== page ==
therefore, concentrates attention only on the more
salient features of the discussion. No attempt has
been made, for example, to relegate every verse in
the Pentateuch[1] to its documentary source; but
the method of attacking the Pentateuchal problem
has been presented, and the larger documentary
divisions indicated. [Footnote 1: Pentateuch and
Hexateuch are used in this volume to indicate the
first five and the first six books of the Old
Testament respectively, without reference to any
critical theory. As the first five books form a natural
division by themselves, and as their literary
sources are continued not only into Joshua, but
probably beyond it, it is as legitimate to speak of
the Pentateuch as of the Hexateuch.]
It is obvious, therefore, that the discussions can in
no case be exhaustive; such treatment can only be
expected in commentaries to the individual books.While carefully considering all the more important
alternatives, I have usually contented myself with
presenting the conclusion which seemed to me
most probable; and I have thought it better to
discuss each case on its merits, without referring
expressly and continually to the opinions of English
and foreign scholars.
In order to bring the discussion within the range of
those who have no special linguistic equipment, I
have hardly ever cited Greek or Hebrew words,
and never in the original alphabets. For a similar
reason, the verses are numbered, not as in the
Hebrew, but as in the English Bible. I have sought
to make the discussion read continuously, without
distracting the attention—excepting very
occasionally-by foot-notes or other devices.
Above all things, I have tried to be interesting.
Critical discussions are too apt to divert those who
pursue them from the absorbing human interest of
the Old Testament. Its writers were men of like
hopes and fears and passions with ourselves, and
not the least important task of a sympathetic
scholarship is to recover that humanity which
speaks to us in so many portions and so many
ways from the pages of the Old Testament. While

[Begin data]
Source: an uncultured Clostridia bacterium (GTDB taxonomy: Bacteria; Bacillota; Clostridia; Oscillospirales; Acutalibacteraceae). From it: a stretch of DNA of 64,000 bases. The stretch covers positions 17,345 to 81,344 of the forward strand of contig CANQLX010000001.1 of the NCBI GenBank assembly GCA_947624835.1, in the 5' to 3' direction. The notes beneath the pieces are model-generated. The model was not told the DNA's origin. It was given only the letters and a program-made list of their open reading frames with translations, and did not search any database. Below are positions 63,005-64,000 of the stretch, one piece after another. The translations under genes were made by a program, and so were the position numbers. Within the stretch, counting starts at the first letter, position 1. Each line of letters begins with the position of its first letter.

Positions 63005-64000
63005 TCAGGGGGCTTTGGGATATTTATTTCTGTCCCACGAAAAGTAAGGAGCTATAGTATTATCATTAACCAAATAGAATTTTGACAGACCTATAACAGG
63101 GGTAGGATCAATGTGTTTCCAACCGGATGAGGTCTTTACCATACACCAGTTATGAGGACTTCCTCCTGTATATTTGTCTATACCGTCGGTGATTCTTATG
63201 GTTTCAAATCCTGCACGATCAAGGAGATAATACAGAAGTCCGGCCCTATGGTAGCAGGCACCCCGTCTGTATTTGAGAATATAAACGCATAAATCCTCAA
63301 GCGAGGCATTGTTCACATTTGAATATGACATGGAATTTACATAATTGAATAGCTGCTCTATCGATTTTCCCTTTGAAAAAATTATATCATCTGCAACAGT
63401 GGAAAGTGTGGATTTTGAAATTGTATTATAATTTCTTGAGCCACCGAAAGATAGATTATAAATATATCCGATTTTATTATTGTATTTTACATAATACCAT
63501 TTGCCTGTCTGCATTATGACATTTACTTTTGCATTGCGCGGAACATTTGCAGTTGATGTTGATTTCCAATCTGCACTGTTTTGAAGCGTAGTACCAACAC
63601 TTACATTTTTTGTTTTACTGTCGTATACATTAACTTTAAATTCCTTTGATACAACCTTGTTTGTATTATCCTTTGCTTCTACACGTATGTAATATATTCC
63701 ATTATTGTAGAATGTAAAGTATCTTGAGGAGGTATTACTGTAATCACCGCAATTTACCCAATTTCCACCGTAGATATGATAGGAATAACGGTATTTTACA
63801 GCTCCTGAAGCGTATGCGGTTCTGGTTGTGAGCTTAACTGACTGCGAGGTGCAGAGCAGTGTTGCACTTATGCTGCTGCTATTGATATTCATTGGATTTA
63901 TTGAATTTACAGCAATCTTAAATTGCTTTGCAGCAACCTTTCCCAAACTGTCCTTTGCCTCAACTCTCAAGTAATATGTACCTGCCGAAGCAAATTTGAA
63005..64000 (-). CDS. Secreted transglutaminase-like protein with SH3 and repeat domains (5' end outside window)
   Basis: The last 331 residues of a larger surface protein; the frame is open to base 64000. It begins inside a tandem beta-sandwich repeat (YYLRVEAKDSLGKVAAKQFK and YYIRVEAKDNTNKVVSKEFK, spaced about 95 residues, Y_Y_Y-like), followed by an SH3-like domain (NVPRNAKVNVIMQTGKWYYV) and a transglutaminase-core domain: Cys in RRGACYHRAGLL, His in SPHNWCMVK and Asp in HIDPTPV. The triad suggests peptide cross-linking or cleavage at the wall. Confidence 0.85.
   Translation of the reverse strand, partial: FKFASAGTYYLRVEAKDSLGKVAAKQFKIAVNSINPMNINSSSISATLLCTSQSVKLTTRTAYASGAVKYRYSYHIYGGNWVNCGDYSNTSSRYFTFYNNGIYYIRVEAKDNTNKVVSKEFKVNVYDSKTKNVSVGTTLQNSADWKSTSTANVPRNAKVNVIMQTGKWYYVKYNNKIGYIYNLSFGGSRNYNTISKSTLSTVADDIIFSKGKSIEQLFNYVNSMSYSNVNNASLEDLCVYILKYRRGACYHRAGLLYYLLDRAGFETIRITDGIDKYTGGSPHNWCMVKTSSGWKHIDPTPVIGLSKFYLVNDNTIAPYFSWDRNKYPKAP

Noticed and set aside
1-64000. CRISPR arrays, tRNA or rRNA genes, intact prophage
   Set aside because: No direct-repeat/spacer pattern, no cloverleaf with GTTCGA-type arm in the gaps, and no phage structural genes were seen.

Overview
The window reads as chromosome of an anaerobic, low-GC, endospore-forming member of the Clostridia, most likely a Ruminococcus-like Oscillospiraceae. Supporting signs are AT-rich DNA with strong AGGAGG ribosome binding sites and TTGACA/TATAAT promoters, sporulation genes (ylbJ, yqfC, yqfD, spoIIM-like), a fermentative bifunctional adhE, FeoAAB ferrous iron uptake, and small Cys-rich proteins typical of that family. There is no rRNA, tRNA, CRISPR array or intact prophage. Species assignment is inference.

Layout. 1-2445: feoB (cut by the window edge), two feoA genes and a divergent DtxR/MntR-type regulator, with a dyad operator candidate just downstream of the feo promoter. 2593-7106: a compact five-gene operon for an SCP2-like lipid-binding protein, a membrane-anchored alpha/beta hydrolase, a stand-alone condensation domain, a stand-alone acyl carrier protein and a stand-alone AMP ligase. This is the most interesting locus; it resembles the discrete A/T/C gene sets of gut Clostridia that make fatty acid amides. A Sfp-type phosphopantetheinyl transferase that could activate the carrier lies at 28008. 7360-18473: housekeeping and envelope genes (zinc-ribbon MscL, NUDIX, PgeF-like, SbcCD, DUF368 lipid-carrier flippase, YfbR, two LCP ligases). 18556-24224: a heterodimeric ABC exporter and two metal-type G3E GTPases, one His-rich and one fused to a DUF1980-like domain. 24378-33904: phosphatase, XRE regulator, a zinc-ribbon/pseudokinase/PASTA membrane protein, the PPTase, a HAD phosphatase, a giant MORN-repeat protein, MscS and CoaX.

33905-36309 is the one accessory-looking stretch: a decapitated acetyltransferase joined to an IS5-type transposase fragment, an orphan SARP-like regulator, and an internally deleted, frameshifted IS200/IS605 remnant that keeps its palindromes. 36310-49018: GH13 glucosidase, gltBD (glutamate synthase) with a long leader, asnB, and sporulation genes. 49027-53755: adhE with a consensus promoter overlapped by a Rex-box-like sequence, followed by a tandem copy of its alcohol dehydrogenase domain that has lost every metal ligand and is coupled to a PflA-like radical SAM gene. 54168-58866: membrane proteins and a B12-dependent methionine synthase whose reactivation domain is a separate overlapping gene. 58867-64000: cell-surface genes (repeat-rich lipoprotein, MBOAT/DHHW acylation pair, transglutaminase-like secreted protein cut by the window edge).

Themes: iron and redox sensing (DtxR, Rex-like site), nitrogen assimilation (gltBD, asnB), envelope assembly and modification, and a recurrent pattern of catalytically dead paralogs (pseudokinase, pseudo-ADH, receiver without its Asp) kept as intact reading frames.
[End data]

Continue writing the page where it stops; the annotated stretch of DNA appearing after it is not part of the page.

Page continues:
we must never allow ourselves to forget that the
Old Testament is a voice from the ancient and the
Semitic world, not a few parts of it—books, for
example, like Job and Ecclesiastes—are as
modern as the book that was written yesterday.
But, first and last, the Old Testament is a religiousbook; and an Introduction to it should, in my
opinion, introduce us not only to its literary
problems, but to its religious content. I have
therefore usually attempted—briefly, and not in any
homiletic spirit—to indicate the religious value and
significance of its several books.
There may be readers who would here and there
have desiderated a more confident tone, but I have
deliberately refrained from going further than the
facts seemed to warrant. The cause of truth is not
served by unwarranted assertions; and the facts
are often so difficult to concatenate that
dogmatism becomes an impertinence. Those who
know the ground best walk the most warily. But if
the old confidence has been lost, a new confidence
has been won. Traditional opinions on questions of
date and authorship may have been shaken or
overturned, but other and greater things abide; and
not the least precious is that confidence, which can
now justify itself at the bar of the most rigorous
scientific investigation, that, in a sense altogether
unique, the religion of Israel is touched by the
finger of God.
JOHN E. McFADYEN.
ENGELBERG, SWITZERLAND.CONTENTS
THE ORDER OF THE BOOKS
GENESIS
EXODUS
LEVITICUS
NUMBERS
DEUTERONOMY
JOSHUA
THE PROPHETIC AND PRIESTLY DOCUMENTS
JUDGES
SAMUEL
KINGS
ISAIAHJEREMIAH
EZEKIEL
HOSEA
JOEL
AMOS
OBADIAH
JONAH
MICAH
NAHUM
HABAKKUK
ZEPHANIAH
HAGGAI
ZECHARIAH
MALACHIPSALMS
PROVERBS
JOB
SONG OF SONGS
RUTH
LAMENTATIONS
ECCLESIASTES
ESTHER
DANIEL
EZRA-NEHEMIAH
CHRONICLES